Lars Andrews is the founder of Cardiac Athletes, the worldwide support community for athletes with heart disease.  I’ve written previously here at the blog about the organization’s many activities.  You can find them online at their website and also on Facebook.  If you’re an athlete with heart disease, you’ll find an active online forum that helps athlete patients make useful connections with others in similar circumstances.  On the charitable front, the organization raises money to support donation of automatic external defibrillators (AEDs) to communities in need and to support cardiac screening programs for athletes.

This new book will be good reading for a variety of folks–athletes, of course, with heart disease; healthcare workers who care for these athlete patients; and pretty much anybody who enjoys reading inspirational personal stories from athletes.

Andrew LaGerche, MBBS, PhD, a physician-scientist, himself a talented endurance athlete, and with a long professional interest in athletes and heart disease, writes a great Foreword.  In the Preface, Andrews details the history and evolution of the Cardiac Athletes organization and sets the stage for the remainder of the book.  The Introduction features his take on 10 repeating themes that will be found in the athlete stories:  cardiac athletes are pioneers; we need sports cardiology centres; are we starting to see a post athletic epidemic?; would preschool screening be bad?, among others.

The bulk of the book is a collection of the personal stories from 17 athletes affected by heart disease.  Each athlete shares his/her journey from the discovery of their problem, through its diagnosis and treatment, and the long-term consequences.  In many cases, there are illustrations which bring clarity to the specific heart problem being described.  This is very helpful to non-medical readers who won’t be familiar with the details.  Each chapter is a rare, honest look at how these athletes approach sport in the context of heart disease.  These stories are just very real.

At the end is a useful glossary of terms that will make the book more accessible and also a useful reference, or reading list.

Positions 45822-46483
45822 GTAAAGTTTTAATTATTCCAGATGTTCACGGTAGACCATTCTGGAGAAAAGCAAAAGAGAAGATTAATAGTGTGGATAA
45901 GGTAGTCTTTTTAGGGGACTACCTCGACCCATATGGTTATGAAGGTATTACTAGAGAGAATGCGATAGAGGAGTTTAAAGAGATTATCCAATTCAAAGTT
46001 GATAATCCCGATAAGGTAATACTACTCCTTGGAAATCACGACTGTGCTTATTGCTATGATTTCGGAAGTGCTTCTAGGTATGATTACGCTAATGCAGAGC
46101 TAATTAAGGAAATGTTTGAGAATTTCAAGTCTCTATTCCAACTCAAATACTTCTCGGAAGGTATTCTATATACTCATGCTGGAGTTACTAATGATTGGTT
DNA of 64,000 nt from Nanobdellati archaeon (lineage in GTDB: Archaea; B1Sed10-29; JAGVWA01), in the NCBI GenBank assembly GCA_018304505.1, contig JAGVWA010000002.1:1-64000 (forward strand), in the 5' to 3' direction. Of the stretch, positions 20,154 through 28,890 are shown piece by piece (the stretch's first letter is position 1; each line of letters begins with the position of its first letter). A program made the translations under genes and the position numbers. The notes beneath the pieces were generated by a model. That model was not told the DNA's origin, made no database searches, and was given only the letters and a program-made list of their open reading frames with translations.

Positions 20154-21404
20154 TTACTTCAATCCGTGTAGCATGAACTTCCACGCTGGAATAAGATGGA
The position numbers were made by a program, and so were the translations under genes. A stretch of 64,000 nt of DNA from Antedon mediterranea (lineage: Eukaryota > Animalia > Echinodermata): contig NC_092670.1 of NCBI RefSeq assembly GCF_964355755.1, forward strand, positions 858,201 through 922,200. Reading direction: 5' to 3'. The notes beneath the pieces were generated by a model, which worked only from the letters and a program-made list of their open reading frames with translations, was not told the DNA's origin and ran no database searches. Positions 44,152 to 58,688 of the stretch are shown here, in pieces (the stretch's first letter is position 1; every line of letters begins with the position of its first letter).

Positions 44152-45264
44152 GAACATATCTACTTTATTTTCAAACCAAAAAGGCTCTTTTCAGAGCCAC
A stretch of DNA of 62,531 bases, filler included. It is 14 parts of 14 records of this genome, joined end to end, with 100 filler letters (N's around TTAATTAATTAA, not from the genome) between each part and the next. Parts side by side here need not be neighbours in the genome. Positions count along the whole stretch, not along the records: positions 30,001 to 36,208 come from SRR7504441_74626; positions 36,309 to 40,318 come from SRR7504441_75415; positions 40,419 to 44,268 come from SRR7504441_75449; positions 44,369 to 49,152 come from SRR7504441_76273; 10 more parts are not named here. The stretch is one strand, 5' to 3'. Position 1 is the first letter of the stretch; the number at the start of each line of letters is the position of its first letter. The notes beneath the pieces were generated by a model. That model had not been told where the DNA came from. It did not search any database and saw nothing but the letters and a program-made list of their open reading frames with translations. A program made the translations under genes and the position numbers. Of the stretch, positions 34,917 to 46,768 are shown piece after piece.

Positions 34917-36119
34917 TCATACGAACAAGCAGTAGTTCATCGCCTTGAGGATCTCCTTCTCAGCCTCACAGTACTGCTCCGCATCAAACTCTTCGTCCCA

The book is currently available in print form for $14.98 from Create Space.  Proceeds from the book will go to the Cardiac Athletes Trust Fund to support the organization’s charitable activities.



Videos by Doc Mike Evans


This is just a short post to draw attention to the remarkable video series by Doc Mike Evans, a family physician at the University of Toronto.  Over the past couple years, he’s produced a growing collection of witty educational videos on topics ranging from concussions to flatulence to obesity.  In his words, he’s trying to create a “med school for the public.”  The collection of videos is available at his YouTube site.

Some of my favorites on the topic of exercise are:

Check out the videos and share them with a friend!

USAT Webinar: Heart Health and Endurance Sport

Last week I recorded a one-hour webinar entitled “Heart Health and Endurance Sport.”  You can download the webinar for free at the USA Triathlon (USAT) website.

The webinar is a consequence of my recent work with USAT regarding race safety.  At the conclusion of our work, we felt that USAT was in a position to provide some educational offerings to members of our triathlon community that might lead to safer training and competing for athletes and to better safety and event planning by race organizers.

Obviously the topic is broad and one hour is pretty short.  I decided to organize the discussion into 5 topics that I thought were most important:

1.  The heart and general health benefits of exercise.

2.  The heart’s adaptation to exercise and the “athlete’s heart.”

3.  Sports-related sudden cardiac death.

4.  Other potential adverse consequences of endurance sport.

5.  How to care for your heart for the long term.

Take a listen.  I hope there’s some useful information that might let you take better charge of your own heart health and train and race safely.  There’s a “homework” project at the end; I’d be happy to hear from you….and so would your athlete friends.

Related Posts:

1.  USAT Fatality Incidents Study
2.  Athletes, Sudden Death, and CPR
3.  Recent Safety Initiatives in Triathlon

An Index to All of My Posts and Articles (Through 2012)


Here’s an index or Table of Contents for the best 112 of my blog posts and online articles.  I’ll try to post an updated index each January.

Resources for the Athlete

Useful Website:  Recipe Blog
Ironheart Racing Team–An Organization with Heart
A Book Recommendation:  General Medical Conditions in the Athlete  An Online Patient Support Community